PCI process should be focusing on pushing vulnerability scan and pentest (+physical/management security) instead of inventing its own rules and let QSA be the king to question the poor organizations.

        If we are not doing an efficient security, we let the hackers+QSA+PCI ruin our business. Please don’t fool ourselves by arguing that QSA+PCI is necessary – my point is – don’t put the cart in front of the horse. Yes, they are necessary, but …

      • June 24, 2014 at 9:00 AM

        The trouble is that the 98.1644% typically do not have a clue as to what is and is not “best practices” when it comes to security of cardholder data (CHD). That is what drove the development of the PCI DSS in the first place as the card brands’ names were being tarnished by the plethora of breaches of eCommerce sites and retailers on an almost daily basis. Had merchants been doing their part to secure themselves, the DSS would not exist.

        While the PCI DSS provides security guidance, most people do not take the time nor have the time to research and understand what the DSS is telling them. They rely on friends, neighbors and their uncle’s brother’s nephew that is computer savvy for advice because it is free. But, you get what you pay for and most times free advice is worth just that, exactly what you paid for it – nothing.

        That is the point of this blog is to provide guidance to the 98.1644% without dinging them a fortune for the advice. I answer peoples questions and occasionally the odd project comes from it.

      • June 24, 2014 at 9:13 AM

        Thank you very much on the help. Now nail down to a common issue dealing with PCI – network segmentation/isolation. Can I have my CDE in a separate domain and/or VPNs ? And non-CDE support/admin go through firewall/VPN settings to get connected to the CDE? Of course, there should be monitoring proof/logs/evidence that no card data leakage through the holes.

      • June 24, 2014 at 12:28 PM

        Separate domains typically don’t work as well as one would think mostly because people try and use one-way trusts and other bizarre techniques to allow user accounts to be managed in one but not the other.

        I would recommend that you read the Open PCI Scoping Toolkit (http://itrevolution.com/pci-scoping-toolkit/) to understand the types of different systems that can exist in a PCI environment. Then read my diatribes on network segmentation that I have documented under Post Series References (https://pciguru.wordpress.com/post-series-references/).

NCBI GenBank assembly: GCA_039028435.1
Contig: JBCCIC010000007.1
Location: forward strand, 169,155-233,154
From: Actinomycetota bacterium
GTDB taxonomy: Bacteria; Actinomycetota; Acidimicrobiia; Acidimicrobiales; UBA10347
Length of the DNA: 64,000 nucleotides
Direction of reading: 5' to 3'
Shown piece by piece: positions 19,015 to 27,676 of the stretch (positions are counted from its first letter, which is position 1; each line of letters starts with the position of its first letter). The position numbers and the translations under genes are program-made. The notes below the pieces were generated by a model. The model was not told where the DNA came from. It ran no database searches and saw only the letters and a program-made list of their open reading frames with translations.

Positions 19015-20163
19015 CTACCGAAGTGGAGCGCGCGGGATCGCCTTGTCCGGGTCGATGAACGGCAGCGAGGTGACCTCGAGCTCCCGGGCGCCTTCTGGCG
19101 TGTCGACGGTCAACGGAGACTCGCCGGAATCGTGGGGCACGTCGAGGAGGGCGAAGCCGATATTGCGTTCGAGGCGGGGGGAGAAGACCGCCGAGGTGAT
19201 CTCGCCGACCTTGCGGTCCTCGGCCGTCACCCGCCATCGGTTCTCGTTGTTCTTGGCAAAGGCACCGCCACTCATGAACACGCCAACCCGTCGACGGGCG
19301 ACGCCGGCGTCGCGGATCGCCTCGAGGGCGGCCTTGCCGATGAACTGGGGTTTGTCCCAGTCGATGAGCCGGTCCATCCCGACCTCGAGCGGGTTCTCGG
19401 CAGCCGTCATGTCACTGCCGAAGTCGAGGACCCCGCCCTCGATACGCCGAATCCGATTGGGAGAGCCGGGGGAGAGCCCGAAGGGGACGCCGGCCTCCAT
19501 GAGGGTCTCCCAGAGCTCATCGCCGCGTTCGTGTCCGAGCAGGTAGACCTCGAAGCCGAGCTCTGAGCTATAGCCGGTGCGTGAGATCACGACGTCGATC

4. 11 Vincent
    June 23, 2014 at 7:53 AM

    How to secure payments?

    The pressure should definitely be onto the banks and their service providers, not onto the merchants.

    Asking small merchants to put expensive security band-aids around to render PCI compliant the non truly secure solutions provided by their banks, that is totally counter productive!

  5. 12 Peter
    June 22, 2014 at 5:42 PM

    Thank you Guru. You have nailed one of my biggest frustrations with the PCI DSS rule set. The rules came from the big end of town who have very high levels of resourcing. I expect the vast majority of business outside of the top 500 cannot even understand the rules, let alone fully and reliably implement them. The banks and card brands are happy to provide more and more rules. Where is the re-engineering on their part, to make security inherently more easy to achieve, by design?

  6. 13 D
    June 22, 2014 at 12:30 PM

    What a fantastic piece. You have perfectly voiced the frustrations of the many millions of small businesses out there.

    It is a constant battle to keep up with the “Big” rule makers who seem to have nothing better to do.

    This week another new problem arrived in the post. Mastercard are changing the way they want to handle pre-authorisations, so a fairly simple system seems to be getting all complicated. The letter tell sme “you must change your software to handle this” I cant afford to change software just like that.

    They really are opening themselves up for someone clever to come along and pull the rug out from under them.

    Like I always say in my comments. I want a service, I dont want “their” problems, I am the customer make it easier for me. At the moment there may be no where else to go, but as oon as there is small businesses will have no loyalty, we get treated like dirt!

    Thanks again for a great piece.

    D